Reputation Vs. RealitySeptember 10, 2023
And to the angel of the church in Sardis write: ‘The words of him who has the seven spirits of God and the seven stars. ‘I know your works. You have the reputation of being alive, but you are dead. Wake up, and strengthen what remains and is about to die, for I have not found your works complete in the sight of my God. Remember, then, what you received and heard. Keep it, and repent. If you do not wake up, I will come like a thief, and you will not know at what hour I will come against you.’ Revelation 3: 1-6
Reputations are dangerous things.
It can be very easy, when many people think we’re something, to convince ourselves that we actually are that something. Even when we’re not. Perhaps we surround ourselves with faithful people whereas in our own lives we do everything we can to avoid responsibility. Perhaps we surround ourselves with courageous people whereas in our own lives we do everything in our power to avoid conflict. Perhaps our conversations are filled with big talk whereas we utterly fail when it comes to action. Perhaps we pray and sing on Sundays whereas the rest of our weeks are bereft of worship.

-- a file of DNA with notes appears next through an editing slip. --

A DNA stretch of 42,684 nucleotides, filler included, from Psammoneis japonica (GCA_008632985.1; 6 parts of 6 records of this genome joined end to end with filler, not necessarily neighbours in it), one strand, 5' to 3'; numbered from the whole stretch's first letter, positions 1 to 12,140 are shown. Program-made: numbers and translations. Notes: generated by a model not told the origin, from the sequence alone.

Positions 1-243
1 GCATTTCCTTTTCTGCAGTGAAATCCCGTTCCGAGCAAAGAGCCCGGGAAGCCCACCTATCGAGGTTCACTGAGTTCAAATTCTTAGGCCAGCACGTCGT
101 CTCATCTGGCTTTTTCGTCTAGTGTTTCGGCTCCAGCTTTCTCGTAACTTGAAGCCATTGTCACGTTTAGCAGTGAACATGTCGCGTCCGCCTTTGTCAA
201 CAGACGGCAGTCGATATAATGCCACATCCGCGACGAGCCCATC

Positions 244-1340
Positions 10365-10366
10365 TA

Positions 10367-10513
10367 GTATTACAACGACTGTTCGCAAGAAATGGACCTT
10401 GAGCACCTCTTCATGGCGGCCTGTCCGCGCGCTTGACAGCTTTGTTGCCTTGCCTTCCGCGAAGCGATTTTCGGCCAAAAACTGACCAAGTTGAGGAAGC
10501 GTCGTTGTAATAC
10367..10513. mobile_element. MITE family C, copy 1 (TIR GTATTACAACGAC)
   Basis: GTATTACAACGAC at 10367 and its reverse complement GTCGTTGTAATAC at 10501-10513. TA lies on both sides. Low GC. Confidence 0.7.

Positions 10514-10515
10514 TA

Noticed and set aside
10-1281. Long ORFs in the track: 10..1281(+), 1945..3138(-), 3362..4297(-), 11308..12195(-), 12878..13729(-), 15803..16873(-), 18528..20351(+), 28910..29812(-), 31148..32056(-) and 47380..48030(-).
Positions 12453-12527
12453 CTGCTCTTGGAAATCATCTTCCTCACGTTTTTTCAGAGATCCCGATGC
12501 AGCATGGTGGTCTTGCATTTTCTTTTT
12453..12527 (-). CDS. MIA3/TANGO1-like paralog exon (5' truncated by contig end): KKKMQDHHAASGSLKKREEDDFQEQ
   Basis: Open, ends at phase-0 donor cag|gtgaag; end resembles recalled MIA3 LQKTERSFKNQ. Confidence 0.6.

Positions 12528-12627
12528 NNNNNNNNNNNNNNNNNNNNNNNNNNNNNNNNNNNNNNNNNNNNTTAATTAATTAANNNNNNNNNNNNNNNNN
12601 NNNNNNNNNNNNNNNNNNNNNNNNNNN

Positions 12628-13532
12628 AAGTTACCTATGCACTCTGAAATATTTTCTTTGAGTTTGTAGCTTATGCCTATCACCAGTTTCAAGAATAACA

Hypocrisy is a serious danger not only to individual Christians, but to churches as well. We see in V.1 that Sardis had the “reputation of being alive.” What does that mean? It means that whenever people talked about the church of Sardis they would say things like, “That church is full of godly people. That church really believes the Scriptures. That church is really committed. The people in that church really love each other. That church really takes a stand for truth.”